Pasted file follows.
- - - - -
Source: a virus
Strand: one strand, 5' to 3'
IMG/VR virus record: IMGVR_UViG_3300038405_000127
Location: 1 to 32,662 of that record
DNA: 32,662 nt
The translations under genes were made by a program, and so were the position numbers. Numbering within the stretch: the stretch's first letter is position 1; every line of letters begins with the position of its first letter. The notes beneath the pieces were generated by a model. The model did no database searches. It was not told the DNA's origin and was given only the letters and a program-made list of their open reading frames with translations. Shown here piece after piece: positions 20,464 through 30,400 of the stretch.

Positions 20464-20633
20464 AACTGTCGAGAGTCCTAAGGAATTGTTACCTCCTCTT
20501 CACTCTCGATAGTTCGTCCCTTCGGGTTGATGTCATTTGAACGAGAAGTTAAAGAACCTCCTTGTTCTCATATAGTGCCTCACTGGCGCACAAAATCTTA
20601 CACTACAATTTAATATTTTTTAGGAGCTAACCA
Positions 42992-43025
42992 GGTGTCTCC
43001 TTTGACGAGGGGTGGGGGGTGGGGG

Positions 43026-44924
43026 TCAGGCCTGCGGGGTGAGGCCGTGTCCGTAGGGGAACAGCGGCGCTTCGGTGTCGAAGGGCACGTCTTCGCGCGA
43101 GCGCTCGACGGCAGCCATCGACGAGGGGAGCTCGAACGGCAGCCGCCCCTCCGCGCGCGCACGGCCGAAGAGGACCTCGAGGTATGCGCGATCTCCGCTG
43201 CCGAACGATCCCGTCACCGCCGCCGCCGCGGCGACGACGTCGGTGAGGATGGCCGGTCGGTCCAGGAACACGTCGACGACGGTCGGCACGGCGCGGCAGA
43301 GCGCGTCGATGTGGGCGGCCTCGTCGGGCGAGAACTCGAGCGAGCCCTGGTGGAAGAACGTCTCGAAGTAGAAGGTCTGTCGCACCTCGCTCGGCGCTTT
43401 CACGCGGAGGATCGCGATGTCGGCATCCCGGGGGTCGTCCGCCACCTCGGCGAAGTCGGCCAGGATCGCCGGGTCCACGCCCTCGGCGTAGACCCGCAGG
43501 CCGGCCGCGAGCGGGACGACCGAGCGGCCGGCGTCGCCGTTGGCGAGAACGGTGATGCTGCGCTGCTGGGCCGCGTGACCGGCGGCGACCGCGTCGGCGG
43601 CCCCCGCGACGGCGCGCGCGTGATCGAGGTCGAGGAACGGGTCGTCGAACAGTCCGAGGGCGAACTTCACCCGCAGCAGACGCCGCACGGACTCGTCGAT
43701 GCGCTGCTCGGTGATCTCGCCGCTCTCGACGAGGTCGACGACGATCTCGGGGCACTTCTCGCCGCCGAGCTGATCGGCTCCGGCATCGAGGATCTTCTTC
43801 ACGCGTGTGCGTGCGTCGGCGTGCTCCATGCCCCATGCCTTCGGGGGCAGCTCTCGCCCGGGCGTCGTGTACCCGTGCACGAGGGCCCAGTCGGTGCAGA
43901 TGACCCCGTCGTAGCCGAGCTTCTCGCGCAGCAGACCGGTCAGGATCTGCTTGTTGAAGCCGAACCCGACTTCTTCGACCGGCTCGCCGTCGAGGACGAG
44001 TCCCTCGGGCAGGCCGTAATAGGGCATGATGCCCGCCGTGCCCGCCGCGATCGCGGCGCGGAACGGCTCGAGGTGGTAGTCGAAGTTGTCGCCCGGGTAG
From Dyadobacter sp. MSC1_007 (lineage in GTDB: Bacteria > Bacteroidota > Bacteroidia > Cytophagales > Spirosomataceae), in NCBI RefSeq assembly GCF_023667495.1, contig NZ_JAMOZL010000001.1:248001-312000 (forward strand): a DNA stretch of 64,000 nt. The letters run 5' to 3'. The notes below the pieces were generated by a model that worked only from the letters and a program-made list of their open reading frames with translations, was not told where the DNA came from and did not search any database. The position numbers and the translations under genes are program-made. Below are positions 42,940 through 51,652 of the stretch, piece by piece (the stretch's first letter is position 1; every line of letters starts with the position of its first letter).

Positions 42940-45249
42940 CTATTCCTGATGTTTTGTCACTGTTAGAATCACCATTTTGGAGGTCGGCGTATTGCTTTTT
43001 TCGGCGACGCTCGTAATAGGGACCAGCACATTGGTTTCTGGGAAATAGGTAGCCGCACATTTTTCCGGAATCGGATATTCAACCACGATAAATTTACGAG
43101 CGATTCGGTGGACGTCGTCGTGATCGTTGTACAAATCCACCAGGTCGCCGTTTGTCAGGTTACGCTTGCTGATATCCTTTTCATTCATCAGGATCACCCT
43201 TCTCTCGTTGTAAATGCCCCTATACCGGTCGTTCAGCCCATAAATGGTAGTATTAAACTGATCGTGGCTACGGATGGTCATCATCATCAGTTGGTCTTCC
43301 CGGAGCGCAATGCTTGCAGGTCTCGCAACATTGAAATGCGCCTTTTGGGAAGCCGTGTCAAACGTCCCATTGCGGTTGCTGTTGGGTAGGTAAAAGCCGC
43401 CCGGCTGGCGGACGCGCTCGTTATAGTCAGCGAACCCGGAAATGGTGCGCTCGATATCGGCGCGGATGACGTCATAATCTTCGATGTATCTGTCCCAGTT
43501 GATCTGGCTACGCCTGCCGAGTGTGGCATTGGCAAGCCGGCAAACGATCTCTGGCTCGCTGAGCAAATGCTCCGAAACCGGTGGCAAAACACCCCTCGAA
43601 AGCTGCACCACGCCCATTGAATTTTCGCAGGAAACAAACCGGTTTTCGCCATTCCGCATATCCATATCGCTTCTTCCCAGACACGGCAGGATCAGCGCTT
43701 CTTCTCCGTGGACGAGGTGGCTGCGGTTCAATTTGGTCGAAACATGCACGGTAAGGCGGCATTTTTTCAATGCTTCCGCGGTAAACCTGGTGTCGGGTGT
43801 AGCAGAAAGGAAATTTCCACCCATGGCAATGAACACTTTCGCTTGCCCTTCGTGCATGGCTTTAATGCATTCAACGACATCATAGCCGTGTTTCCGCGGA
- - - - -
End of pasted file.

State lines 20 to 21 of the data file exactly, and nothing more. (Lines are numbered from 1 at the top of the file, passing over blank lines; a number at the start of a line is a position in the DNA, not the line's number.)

43501 CCGGCCGCGAGCGGGACGACCGAGCGGCCGGCGTCGCCGTTGGCGAGAACGGTGATGCTGCGCTGCTGGGCCGCGTGACCGGCGGCGACCGCGTCGGCGG
43601 CCCCCGCGACGGCGCGCGCGTGATCGAGGTCGAGGAACGGGTCGTCGAACAGTCCGAGGGCGAACTTCACCCGCAGCAGACGCCGCACGGACTCGTCGAT